A tiny Metroidvania, another monochrome one like Minit
, complete with unlockable palette swap options. You're a kitty! You get a suit! Pew pew! Gameplay wise there's little you haven't seen here in other, more full-featured Metroidvanias, but it's cute and quick. Clocks in at a scant 3 hours or so unless you take up speedrunning it, which is remarkably easy to do so.
Sequel to Subsurface Circular
by Bithell Games, which itself was a secret successor to
Thomas Was Alone
. More very good short-form narrative sci-fi, a visual novel with lovely 3D visuals, and the same "concepts and ideas as inventory" as before. This one's not about AIs and robotic Teks though, this one's about... uh... a global pandemic resulting in mass quarantines and enforcement. Boy howdy I picked the right time to play this one, right as it was all kicking off in China... er... anyway, I somehow doubt we'll get the second
half of this game's main plot, which is about first contact with a lone intelligent alien, and learning to communicate them, on multiple levels. Gave me a lot to think about. Has a lot more endings than the simple binary choice of Subsurface
, with decisions echoing down the story branches, and perspective swaps between characters building up a complex and layered narrative. Excellent stuff here, although... might not be the right time to play it if you're of a sensitive disposition to The Everything That Is Happening In The World Right Now. Or it might be ideal, let you work out your own feelings about what quarantine means to you in an artificial environment with a ficticious disease... either way, well worth investigating and I look forward to more in this style. About double the length of its predecessor when you factor in all the extra routes at 4 hours.
A simple sliding-tile puzzle game with a simple story about an old man with a dodgy memory poetically and sweetly framing it. Nothing special. Needed it to chill. Could probably find better on Kongregate, but it's got nice production values at least.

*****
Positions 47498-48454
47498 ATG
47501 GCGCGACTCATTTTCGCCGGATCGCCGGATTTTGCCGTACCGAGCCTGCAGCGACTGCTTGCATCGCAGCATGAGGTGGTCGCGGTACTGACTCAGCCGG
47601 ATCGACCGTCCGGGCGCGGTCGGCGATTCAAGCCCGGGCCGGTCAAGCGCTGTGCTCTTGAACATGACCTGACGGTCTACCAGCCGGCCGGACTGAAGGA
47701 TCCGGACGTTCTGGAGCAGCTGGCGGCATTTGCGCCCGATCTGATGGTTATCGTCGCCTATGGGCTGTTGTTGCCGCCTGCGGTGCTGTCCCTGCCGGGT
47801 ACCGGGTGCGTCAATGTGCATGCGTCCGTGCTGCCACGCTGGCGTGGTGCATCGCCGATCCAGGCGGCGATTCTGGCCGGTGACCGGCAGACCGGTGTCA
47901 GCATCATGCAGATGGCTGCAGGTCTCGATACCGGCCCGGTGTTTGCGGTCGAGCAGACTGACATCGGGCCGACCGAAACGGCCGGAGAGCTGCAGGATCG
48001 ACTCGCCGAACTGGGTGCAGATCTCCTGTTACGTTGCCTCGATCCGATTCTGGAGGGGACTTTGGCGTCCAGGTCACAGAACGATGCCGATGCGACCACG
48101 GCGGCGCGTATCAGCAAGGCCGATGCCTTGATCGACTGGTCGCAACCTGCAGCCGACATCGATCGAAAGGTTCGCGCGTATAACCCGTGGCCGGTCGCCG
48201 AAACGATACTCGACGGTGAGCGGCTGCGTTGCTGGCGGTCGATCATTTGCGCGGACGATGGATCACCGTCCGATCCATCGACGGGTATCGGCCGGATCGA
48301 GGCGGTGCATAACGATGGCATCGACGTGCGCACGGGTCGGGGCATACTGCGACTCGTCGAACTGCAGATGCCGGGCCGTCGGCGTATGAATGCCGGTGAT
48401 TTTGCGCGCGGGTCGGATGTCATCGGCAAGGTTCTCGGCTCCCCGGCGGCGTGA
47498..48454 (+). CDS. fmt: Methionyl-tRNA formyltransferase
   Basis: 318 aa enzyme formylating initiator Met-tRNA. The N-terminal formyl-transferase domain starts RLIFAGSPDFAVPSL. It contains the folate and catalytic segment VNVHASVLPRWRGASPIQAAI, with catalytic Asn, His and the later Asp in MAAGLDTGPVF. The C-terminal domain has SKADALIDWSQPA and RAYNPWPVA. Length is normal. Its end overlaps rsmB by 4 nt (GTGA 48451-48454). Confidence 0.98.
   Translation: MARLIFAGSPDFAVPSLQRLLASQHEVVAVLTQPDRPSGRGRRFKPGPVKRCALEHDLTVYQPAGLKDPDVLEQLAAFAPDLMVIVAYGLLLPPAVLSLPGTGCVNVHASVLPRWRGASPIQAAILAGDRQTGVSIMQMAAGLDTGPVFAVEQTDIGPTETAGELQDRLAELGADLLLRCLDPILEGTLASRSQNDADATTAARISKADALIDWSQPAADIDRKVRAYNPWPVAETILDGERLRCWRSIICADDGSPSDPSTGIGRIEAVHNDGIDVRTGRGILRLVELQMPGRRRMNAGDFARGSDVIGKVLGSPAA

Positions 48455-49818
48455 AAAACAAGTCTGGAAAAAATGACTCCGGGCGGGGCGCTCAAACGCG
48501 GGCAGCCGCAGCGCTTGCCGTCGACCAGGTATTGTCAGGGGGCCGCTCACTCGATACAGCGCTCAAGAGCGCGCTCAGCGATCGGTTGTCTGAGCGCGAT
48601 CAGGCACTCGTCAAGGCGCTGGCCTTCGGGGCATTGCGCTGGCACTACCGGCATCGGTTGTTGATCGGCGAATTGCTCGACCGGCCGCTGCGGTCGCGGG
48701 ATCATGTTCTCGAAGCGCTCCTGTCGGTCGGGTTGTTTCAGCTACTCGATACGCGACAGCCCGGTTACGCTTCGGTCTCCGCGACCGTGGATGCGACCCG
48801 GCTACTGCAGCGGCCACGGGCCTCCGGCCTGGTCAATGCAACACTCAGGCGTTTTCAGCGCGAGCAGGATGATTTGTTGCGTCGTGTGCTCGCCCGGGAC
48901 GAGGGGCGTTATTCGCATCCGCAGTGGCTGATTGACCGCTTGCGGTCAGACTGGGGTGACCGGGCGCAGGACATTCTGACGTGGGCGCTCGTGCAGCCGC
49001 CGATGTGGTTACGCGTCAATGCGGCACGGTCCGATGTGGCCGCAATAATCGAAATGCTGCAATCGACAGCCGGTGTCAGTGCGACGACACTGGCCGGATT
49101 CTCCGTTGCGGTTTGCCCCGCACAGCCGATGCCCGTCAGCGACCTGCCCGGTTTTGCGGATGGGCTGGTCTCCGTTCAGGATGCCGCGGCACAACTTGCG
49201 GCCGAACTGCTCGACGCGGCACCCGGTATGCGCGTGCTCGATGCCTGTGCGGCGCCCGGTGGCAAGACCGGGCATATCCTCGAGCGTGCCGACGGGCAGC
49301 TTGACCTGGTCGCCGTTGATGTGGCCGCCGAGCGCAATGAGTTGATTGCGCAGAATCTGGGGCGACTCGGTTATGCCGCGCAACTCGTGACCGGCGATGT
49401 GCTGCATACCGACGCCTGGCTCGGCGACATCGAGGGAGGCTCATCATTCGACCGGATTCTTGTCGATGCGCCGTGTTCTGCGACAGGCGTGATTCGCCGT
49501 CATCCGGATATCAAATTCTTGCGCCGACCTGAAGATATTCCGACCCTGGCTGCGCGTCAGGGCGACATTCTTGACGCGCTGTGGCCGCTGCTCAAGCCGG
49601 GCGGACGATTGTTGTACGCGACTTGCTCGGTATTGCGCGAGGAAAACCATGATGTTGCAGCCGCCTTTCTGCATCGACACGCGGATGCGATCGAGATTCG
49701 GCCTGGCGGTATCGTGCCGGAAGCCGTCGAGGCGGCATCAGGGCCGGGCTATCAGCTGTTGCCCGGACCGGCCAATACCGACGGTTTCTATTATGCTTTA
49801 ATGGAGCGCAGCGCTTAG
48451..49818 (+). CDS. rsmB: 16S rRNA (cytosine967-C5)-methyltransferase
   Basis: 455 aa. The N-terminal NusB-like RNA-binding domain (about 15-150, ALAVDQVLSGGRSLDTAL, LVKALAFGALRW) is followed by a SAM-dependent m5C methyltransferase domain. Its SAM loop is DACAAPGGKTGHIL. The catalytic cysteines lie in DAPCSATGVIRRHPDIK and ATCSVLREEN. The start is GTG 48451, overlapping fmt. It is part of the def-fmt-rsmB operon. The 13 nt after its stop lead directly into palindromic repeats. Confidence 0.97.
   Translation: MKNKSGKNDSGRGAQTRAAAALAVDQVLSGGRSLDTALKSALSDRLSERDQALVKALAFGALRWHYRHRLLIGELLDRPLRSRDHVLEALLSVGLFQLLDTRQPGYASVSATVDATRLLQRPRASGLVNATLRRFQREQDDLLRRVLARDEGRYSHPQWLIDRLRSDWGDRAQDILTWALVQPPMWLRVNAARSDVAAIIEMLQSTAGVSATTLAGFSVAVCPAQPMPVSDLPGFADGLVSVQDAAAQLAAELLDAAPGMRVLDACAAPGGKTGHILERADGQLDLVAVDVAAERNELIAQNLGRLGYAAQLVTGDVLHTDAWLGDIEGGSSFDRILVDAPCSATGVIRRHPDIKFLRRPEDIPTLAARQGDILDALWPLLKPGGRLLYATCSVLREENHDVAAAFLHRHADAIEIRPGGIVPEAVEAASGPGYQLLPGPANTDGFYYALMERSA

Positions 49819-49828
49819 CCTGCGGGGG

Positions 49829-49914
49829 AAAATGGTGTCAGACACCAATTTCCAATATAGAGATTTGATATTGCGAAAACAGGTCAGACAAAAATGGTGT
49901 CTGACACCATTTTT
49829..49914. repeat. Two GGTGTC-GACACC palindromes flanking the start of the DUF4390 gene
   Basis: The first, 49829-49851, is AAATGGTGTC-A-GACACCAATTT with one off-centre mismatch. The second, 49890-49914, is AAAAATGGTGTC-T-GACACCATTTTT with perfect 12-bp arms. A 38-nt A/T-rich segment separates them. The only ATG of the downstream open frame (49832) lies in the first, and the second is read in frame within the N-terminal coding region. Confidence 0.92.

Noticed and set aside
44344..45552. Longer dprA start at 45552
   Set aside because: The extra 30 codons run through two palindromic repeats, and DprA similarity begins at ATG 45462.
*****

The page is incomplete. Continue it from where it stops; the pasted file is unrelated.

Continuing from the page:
Mega Man: Battle Network 2!
Continuing my journey through the first three BNs at the behest of my gf, had a lot of fun with this one and enjoyed a lot of the dungeons and the internet especially (at least until the Freeze event) a lot more than the previous title. Didn't really attempt the postgame though, and was absolutely lousy with Program Advances in this title. Still, can see why it's a classic!
Bloodstained: Ritual of the Night!
I helped Kickstart this one way back. Wonderful Castlevania title in all but name, blending the best of Symphony of the Night
, Aria/Dawn of Sorrow
and Order of Ecclesia
into a wholly unoriginal but solid game. It's beefy too, clocking in at 38 hours for me 100% completion, but without all the recipe and item grinding it's much closer to 30, if not less. I was quite meticulous! If there's any flaw with this game, it's that despite new lore about Shardbinders and some back and forth with the antagonists, some betrayals and the like, there's really nothing original in the feel of any of it. It's just more of that familiar Castlevania flavour you love and remember.
A 3D puzzle game with no obvious instructions. I got the knack of magnetically moving a ball to a point in 3D space, then got violently motion sick from the naseauting colourscapes. Erf. Pass.
Brought out by a studio of former Westwood veterans (Command & Conquer